In these contexts, she adds, violence is “used to both engage audiences and encourage them to view society critically.” 

Personal struggle strikes a global chord

Part of the popularity of “Squid Game” comes down to a basic rule of internet virality: Hype feeds hype.  

“Everything [on social media] was ‘Squid Game’-related. After a certain point in time, I couldn’t relate to the memes anymore,” says Nyah Tewani, a junior at Northeastern University in Boston. “I was like, ‘OK, I have to watch it so that I can actually know what’s going on.’”

Other viewers have praised the show for its cinematography, outstanding cast, genre-bending humor, and unique premise.

“[‘Squid Game’ was] something that I had never seen before,” says Ben Reingold, a visual and media arts student at Emerson College in Boston. “The entire concept of playing kids’ games to be able to keep your life is just completely nuts to me. ... A lot of American films would not go that far.”

This isn’t the first story where those who are “haves” pit “have-nots” against one another in a play-to-the-death competition. But unlike in “The Hunger Games” or Japanese film thriller “Battle Royale,” “Squid Game” participants actually have the opportunity to end the games if the majority votes to leave. This happens after the first trial, a robot-monitored round of “red light, green light” where 255 of the 456 players are gunned down for moving at the wrong time.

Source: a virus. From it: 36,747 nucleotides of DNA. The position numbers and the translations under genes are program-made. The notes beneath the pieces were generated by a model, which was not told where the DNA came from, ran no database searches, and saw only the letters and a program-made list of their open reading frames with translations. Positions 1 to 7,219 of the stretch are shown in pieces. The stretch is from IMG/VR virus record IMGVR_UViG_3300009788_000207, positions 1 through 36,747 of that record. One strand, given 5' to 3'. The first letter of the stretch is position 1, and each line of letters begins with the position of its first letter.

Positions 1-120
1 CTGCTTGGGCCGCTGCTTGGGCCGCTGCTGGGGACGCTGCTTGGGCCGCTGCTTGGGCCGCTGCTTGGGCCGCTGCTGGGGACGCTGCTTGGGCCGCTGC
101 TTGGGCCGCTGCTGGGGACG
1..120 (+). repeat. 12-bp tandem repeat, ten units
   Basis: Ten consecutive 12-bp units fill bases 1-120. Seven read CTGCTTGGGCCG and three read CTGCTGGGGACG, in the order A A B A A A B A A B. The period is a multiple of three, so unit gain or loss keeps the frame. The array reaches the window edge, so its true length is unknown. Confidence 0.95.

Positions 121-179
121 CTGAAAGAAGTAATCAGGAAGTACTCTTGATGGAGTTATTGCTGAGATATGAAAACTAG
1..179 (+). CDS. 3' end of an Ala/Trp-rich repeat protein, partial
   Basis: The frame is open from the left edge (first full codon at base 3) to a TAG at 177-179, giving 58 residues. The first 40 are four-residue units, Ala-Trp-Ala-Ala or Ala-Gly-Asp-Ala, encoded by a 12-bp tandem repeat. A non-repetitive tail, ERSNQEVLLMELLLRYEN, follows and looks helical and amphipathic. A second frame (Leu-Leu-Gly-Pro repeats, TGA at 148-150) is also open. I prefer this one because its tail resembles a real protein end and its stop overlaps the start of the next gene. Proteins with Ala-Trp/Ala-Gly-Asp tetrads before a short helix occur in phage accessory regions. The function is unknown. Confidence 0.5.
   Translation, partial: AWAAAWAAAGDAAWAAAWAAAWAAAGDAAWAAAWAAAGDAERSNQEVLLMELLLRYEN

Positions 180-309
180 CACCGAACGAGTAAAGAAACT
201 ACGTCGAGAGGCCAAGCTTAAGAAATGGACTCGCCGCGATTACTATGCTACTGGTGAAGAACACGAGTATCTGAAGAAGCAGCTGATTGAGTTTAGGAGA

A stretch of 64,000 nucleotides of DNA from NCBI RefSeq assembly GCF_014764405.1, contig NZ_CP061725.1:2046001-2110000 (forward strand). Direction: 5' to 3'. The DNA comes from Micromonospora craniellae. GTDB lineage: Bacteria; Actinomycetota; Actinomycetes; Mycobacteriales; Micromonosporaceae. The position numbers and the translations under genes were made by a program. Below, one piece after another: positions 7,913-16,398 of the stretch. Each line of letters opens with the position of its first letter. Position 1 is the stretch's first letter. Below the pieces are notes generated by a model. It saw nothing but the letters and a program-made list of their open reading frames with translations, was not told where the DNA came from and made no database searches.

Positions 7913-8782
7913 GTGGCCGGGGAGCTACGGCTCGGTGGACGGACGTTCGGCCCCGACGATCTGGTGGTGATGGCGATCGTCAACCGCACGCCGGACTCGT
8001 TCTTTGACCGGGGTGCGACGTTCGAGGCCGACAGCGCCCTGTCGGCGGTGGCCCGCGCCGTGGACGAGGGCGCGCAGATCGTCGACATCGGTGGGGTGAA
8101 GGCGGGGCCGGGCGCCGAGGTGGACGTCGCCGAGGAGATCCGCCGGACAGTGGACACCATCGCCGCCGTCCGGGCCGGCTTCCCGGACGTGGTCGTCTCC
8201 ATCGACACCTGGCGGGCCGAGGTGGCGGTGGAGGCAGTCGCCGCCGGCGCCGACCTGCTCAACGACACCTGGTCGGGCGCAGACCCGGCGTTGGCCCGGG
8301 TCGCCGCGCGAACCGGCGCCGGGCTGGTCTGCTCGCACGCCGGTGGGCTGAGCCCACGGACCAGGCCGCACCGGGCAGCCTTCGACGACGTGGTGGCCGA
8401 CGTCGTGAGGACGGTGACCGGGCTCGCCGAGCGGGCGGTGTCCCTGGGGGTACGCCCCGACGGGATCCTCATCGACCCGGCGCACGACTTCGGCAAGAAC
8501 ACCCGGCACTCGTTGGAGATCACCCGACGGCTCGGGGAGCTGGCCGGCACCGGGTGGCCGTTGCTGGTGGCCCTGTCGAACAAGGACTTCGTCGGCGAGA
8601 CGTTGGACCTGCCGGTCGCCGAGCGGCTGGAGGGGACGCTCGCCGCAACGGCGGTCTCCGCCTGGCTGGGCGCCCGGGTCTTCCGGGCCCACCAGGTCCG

When confronted with the real-world challenges of living in debt, almost all return to the deadly games for the chance to win roughly $38 million. This includes a North Korean defector who needs $33,000 to smuggle her mother across the border, and a kindhearted father whose debt and gambling problems are tearing his family apart. The games may be outlandish, but the dystopian world around them is very real.

“The show is motivated by a simple idea,” director Hwang Dong-hyuk recently told The Guardian. “We are fighting for our lives in very unequal circumstances.”

The 2007-08 global financial crisis hit South Korea hard. Like many other Koreans, Mr. Hwang had to take out personal loans when he was unable to work. During this low point, he wrote “Squid Game,” and though it took a decade for a studio to pick up the series, its anti-capitalism messages are even more relevant today. 

South Korea’s household debt-to-GDP ratio is now the highest in Asia, contributing to a growing wealth gap. Around the world, similar trends have been exacerbated by the pandemic, reports the International Monetary Fund, with 120 million people pushed into extreme poverty as billionaires became wealthier.

Kim Hong-Ji/Reuters
People take a selfie with a giant doll named Younghee, from the Netflix series "Squid Game," on display at a park in Seoul, South Korea, Oct. 26, 2021. In the show, the towering robot, based on a character from Korean textbooks, referees a gory game of "red light, green light."

Jacob Atagi, in Alexandria, Virginia, watched “Squid Game” after seeing clips of the show on TikTok, and recognized the anxieties around debt and financial security. He saw them play out among his friends who graduated in 2020, during the start of the pandemic; some had job offers pulled at the last minute, and others had to wait months to start work. “So you definitely see how [“Squid Game”] would play into those fears,” says the associate at KPMG, adding that he’s recommended the show to several friends.